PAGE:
The plastic, newspaper, cardboard and cans that Omaha residents separate into green bins could end up in a landfill if Omaha doesn’t pay its recycling partner more.
First Star Recycling said it might stop accepting Omaha’s recycling if the city won’t negotiate new contract terms before the deal ends in 2020.
The company is prepared to pay a $60,000 penalty and end the contract early if talks with Public Works prove fruitless, The World-Herald has learned.
The reason: First Star says it’s losing money after a near-collapse of the national and international markets for recycled materials.
How bad is it? Cardboard, for example, used to bring First Star $100 a ton. Now it sells for as little as $15 a ton. Even aluminum cans, which had sold for $1 a pound, now sell for about 50 cents.
First Star wants to charge Omaha a tipping fee of up to $100 per ton of waste it drops off to recycle. Currently, it doesn’t charge the city.
Paying the fee would cost Omahans an extra $1.7 million a year, or nearly $1 per month per household, if residents recycle as much as they did last year, 16,973 tons, according to Public Works. And the amount Omaha pays in fees could increase if people recycle more. If, in theory, Omaha took all the material residents now recycle to the landfill, the city would pay about $440,000 to dispose of it.
The city, which has been in talks with First Star about the fees for months, argues that the recycling contract should be re-bid to keep the process fair and open to all potential bidders.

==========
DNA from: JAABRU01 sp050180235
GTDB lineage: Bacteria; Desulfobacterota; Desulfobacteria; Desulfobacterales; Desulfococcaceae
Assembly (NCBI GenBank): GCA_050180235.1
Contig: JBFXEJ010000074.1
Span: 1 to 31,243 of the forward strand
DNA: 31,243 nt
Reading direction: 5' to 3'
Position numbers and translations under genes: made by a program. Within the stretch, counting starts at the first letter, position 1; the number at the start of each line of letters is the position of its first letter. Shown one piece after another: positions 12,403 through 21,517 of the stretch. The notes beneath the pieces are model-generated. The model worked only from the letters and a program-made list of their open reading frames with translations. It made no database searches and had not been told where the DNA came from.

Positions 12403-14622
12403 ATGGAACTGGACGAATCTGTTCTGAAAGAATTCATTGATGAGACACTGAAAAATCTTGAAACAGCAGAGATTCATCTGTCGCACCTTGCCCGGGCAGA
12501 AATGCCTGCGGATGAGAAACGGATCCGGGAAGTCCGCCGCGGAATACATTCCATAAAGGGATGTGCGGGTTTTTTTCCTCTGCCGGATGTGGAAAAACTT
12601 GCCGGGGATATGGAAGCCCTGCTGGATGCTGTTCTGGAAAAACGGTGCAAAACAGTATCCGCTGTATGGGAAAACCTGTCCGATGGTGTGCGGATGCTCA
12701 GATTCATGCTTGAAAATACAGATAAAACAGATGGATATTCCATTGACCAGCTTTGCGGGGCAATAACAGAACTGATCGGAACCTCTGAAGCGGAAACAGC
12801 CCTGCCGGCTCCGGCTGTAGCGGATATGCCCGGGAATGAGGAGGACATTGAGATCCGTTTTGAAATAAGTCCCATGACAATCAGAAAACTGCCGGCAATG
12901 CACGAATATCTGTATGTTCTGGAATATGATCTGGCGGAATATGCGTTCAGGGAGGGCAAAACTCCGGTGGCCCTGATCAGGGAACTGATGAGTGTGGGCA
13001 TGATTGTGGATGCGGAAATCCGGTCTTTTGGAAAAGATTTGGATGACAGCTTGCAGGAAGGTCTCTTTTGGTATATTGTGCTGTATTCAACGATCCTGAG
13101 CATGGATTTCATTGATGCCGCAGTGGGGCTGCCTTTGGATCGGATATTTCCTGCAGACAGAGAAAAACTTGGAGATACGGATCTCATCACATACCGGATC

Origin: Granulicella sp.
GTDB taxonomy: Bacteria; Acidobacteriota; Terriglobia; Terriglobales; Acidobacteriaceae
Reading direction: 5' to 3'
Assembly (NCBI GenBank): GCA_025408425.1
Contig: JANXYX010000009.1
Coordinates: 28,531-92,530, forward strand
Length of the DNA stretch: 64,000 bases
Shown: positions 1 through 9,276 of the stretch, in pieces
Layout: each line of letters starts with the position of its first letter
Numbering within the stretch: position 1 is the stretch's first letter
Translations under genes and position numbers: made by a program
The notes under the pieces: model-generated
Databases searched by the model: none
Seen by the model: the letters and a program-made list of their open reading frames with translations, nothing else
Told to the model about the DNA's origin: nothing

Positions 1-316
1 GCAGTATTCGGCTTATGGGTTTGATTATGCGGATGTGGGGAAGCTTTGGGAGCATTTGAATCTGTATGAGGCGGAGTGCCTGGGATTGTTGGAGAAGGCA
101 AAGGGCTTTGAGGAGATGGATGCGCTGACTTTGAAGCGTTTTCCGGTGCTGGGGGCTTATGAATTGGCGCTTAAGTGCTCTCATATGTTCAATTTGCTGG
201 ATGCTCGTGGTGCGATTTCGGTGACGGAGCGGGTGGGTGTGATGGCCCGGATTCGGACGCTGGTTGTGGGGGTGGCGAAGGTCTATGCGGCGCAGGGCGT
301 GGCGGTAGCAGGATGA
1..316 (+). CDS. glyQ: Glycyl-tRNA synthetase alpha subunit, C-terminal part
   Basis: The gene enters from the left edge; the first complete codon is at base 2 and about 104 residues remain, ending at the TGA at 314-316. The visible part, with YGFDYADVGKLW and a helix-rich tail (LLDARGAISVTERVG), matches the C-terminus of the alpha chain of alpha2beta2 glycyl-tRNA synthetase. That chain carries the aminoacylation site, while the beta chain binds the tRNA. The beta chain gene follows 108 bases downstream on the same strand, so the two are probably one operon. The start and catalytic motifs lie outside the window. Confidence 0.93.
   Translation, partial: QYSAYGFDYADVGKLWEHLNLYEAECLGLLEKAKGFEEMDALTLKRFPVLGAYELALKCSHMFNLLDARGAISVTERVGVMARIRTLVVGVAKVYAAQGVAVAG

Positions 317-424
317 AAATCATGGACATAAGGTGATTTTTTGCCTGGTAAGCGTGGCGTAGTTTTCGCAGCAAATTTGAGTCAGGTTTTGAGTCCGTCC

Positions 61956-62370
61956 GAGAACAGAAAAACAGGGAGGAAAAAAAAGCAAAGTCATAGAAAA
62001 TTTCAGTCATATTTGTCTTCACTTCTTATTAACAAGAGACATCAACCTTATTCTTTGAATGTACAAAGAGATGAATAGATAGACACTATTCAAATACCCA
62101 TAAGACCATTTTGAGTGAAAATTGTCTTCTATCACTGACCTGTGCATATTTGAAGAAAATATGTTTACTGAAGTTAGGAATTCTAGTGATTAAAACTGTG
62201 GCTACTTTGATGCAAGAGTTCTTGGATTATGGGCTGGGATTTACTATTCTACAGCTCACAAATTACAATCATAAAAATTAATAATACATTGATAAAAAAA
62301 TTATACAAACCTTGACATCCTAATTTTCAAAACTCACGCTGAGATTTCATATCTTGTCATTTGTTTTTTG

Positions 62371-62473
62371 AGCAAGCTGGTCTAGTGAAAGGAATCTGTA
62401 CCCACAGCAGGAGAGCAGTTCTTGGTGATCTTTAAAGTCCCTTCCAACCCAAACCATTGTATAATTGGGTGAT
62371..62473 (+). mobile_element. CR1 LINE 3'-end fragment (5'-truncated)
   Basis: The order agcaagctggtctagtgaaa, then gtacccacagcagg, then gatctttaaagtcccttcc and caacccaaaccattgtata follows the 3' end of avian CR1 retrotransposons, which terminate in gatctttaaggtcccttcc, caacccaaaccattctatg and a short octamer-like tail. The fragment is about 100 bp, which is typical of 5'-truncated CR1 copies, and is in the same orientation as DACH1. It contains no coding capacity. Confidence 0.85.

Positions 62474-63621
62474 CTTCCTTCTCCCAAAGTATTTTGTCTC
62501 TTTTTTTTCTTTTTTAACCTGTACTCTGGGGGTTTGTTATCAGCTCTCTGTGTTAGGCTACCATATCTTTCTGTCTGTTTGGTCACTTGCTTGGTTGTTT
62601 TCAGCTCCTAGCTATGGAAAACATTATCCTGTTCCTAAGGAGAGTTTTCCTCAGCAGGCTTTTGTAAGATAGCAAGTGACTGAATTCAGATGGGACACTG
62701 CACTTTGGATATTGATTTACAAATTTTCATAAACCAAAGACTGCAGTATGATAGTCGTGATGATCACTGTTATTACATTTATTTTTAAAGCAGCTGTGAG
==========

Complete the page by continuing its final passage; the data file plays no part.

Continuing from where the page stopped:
Similar fee increases have driven some other large cities, such as Philadelphia and Memphis, out of recycling entirely or into more limited recycling programs that incinerate or throw away less valuable materials.
City Councilman Rich Pahls, who represents southwest Omaha, said First Star has the city “under the gun.”
First Star processes recycling from more than two dozen communities, including Omaha and Lincoln. It is already charging smaller waste haulers new tipping fees, including Papillion Sanitation, which picks up recycling in Douglas and Sarpy Counties.
The business model for recycling has shifted from one where businesses and organizations were paid to recycle to one where most groups pay fees to recycle, said Craig Moody, managing principal of the Verdis Group, which works with businesses, governments and nonprofits on sustainability.
One way that businesses and organizations have offset higher recycling fees is to separate out cardboard, one of the most valuable materials to recycle, said Brent Crampton of Hillside Solutions. That keeps the cardboard from being contaminated by food and other waste, he said, and lowers labor costs for recycling processors.
Some haulers are taking more material to another recycling company, Nebraskaland, which has a smaller operation, Crampton said. Nebraskaland did not return calls seeking comment.
Many haulers are increasing prices to reflect the new recycling fees.
First Star, in a letter to one hauler obtained by The World-Herald, said its future tipping fees could rise again to match whatever fee Omaha agrees to pay.
Some Sarpy County residents have seen their costs for recycling jump 30% on their garbage bills.
Lincoln, too, is hearing from its recycling partners about higher costs, but it still sees a future for recycling, said Jon Carlson of the Mayor’s Office.